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Analysis Science and Politics of Nutrition

Personalised nutrition and health

BMJ 2018; 361 doi: (Published 13 June 2018) Cite this as: BMJ 2018;361:bmj.k2173

Food for thought

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  1. Jose M Ordovas, professor1 2 3,
  2. Lynnette R Ferguson, professor4,
  3. E Shyong Tai, professor5,
  4. John C Mathers, professor6
  1. 1JM-USDA-HNRCA at Tufts University, Boston, MA, USA
  2. 2Centro Nacional Investigaciones Cardiovasculares, Madrid, Spain
  3. 3IMDEA Food Institute, CEI UAM + CSIC, Madrid, Spain
  4. 4Faculty of Medical and Health Sciences, The University of Auckland, Auckland, New Zealand
  5. 5National University of Singapore, Singapore
  6. 6Human Nutrition Research Centre, Institute of Cellular Medicine, Newcastle University, Newcastle Upon Tyne, United Kingdom
  1. Correspondence to: J M Ordovas jose.ordovas{at}

Jose Ordovas and colleagues consider that nutrition interventions tailored to individual characteristics and behaviours have promise but more work is needed before they can deliver

Dietary factors are well recognised contributors to common diseases, including heart disease, stroke, type 2 diabetes and cancer.123 Despite the known link between dietary patterns and disease, interventions to alter dietary habits and to improve public health and wellbeing have had limited impact. Personalisation of interventions may be more effective in changing behaviour4 that will affect health outcomes.5 In this article we consider the evidence for personalised nutrition.

What is personalised nutrition and what is it used for?

There is no agreed definition of personalised nutrition. For the purposes of this review, we define it as an approach that uses information on individual characteristics to develop targeted nutritional advice, products, or services. Gibney et al6 describe it as an approach that “assists individuals in achieving a lasting dietary behaviour change that is beneficial for health.” Personalised nutrition partially overlaps with related terms such as precision nutrition, nutrigenomics, nutrigenetics, nutritional genomics, etc (box 1).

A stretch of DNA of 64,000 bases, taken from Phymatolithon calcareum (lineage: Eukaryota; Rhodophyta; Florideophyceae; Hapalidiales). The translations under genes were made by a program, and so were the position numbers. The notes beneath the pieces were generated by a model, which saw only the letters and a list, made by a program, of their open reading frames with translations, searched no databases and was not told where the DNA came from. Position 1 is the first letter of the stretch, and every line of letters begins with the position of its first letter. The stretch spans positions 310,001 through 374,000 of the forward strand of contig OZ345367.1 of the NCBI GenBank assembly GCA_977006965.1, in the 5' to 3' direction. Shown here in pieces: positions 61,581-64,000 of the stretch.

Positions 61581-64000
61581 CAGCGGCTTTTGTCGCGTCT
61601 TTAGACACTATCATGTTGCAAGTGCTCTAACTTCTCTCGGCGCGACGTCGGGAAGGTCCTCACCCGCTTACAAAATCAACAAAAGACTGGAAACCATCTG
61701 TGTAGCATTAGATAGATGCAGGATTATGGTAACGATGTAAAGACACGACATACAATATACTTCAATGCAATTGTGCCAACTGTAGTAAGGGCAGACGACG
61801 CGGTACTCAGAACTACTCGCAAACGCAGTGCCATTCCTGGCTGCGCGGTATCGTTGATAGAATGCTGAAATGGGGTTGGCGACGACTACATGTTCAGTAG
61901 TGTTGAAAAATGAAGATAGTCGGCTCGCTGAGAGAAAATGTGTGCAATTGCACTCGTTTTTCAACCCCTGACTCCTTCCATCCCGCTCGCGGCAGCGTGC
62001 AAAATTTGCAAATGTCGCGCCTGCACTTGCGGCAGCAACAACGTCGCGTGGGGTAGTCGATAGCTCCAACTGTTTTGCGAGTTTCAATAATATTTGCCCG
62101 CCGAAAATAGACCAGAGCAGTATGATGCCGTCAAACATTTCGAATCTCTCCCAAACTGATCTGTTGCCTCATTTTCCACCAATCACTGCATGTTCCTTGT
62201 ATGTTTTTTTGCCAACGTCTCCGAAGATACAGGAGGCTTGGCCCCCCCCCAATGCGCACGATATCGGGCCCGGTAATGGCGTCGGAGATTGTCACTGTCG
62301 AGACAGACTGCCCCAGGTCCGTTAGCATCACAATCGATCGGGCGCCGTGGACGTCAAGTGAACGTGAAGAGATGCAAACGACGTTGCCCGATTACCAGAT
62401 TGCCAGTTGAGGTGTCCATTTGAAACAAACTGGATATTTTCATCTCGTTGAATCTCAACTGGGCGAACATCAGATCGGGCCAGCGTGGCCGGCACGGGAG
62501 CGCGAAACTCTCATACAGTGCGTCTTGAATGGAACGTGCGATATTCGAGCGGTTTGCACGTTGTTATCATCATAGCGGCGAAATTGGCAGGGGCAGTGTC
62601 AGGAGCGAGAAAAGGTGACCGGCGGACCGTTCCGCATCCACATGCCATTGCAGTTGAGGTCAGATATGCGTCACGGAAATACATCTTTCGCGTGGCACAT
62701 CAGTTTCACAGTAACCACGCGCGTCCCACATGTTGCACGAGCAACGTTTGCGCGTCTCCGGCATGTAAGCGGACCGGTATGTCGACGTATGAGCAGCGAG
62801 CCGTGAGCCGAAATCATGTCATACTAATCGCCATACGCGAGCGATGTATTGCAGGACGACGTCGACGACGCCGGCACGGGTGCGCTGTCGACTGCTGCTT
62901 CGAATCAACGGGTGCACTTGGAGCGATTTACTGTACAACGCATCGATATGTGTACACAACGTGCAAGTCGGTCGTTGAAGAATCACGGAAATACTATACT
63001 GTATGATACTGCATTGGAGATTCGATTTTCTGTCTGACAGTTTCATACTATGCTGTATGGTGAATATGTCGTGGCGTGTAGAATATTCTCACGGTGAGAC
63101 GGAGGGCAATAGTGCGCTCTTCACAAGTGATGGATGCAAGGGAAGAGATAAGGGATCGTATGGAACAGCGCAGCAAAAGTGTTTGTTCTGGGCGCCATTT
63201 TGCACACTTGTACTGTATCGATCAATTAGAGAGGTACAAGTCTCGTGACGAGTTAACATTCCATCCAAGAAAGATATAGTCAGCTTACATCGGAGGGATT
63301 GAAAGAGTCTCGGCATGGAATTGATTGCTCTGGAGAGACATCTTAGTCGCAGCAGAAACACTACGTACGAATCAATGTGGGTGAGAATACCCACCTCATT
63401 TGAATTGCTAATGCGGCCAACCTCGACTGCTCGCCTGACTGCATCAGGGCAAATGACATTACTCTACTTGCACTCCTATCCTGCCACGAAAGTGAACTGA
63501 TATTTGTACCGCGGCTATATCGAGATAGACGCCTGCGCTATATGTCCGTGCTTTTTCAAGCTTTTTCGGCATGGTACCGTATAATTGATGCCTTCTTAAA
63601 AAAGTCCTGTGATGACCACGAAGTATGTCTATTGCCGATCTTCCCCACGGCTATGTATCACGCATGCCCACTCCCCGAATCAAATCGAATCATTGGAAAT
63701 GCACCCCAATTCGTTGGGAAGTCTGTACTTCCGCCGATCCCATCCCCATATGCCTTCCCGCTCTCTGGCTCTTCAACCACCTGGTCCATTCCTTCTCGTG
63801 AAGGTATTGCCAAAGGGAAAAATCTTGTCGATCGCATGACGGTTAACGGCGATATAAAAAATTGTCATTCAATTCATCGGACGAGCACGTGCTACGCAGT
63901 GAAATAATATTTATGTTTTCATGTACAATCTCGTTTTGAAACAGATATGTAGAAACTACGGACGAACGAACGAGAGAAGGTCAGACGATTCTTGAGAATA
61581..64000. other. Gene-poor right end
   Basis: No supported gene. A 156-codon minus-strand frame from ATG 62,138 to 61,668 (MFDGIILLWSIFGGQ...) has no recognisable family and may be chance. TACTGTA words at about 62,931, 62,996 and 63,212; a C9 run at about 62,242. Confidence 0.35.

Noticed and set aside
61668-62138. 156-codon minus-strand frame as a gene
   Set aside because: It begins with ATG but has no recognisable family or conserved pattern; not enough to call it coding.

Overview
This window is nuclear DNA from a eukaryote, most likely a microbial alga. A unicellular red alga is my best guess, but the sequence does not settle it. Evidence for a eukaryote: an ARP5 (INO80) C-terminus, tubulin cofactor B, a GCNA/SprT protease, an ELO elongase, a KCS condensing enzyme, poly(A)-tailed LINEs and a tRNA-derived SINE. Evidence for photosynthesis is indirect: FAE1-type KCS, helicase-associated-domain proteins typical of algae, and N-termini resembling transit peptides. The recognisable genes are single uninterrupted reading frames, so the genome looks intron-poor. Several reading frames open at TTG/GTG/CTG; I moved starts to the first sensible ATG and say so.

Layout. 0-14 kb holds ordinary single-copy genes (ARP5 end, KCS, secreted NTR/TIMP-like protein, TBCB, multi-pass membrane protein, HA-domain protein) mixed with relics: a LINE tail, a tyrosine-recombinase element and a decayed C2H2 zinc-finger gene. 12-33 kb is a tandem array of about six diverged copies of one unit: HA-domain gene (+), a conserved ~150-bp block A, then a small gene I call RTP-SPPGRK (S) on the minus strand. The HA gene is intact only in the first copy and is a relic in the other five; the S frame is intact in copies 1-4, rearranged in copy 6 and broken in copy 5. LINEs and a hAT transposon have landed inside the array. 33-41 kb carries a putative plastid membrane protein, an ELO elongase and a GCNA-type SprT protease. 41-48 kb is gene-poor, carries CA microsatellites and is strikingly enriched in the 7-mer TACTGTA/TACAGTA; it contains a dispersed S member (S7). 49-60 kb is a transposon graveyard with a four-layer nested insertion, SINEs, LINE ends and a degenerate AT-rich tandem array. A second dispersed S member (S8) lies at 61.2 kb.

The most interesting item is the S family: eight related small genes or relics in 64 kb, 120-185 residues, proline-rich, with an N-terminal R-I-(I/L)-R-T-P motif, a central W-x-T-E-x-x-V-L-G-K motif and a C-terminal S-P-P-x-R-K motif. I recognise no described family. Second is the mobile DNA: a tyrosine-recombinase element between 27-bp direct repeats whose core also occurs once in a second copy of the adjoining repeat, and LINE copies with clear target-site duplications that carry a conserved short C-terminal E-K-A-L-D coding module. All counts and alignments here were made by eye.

Box 1

Descriptors and definitions

In common with other scientific fields in their early development, multiple concepts and descriptors are used in personalised nutrition, sometimes without rigorous definition. In addition to the term personalised nutrition, many other terms are used—for example, precision nutrition, stratified nutrition, tailored nutrition, and individually tailored nutrition. We have attempted to group the descriptors as follows:

• Stratified and tailored nutrition are similar (if not synonymous). These approaches attempt to group individuals with shared characteristics and to deliver nutritional intervention/advice that is suited to each group

• Personalised nutrition and individually tailored nutrition mean similar things and go a step further by attempting to deliver nutritional intervention/advice suited to each individual

• Precision nutrition is the most ambitious of the descriptors. It suggests that it is …

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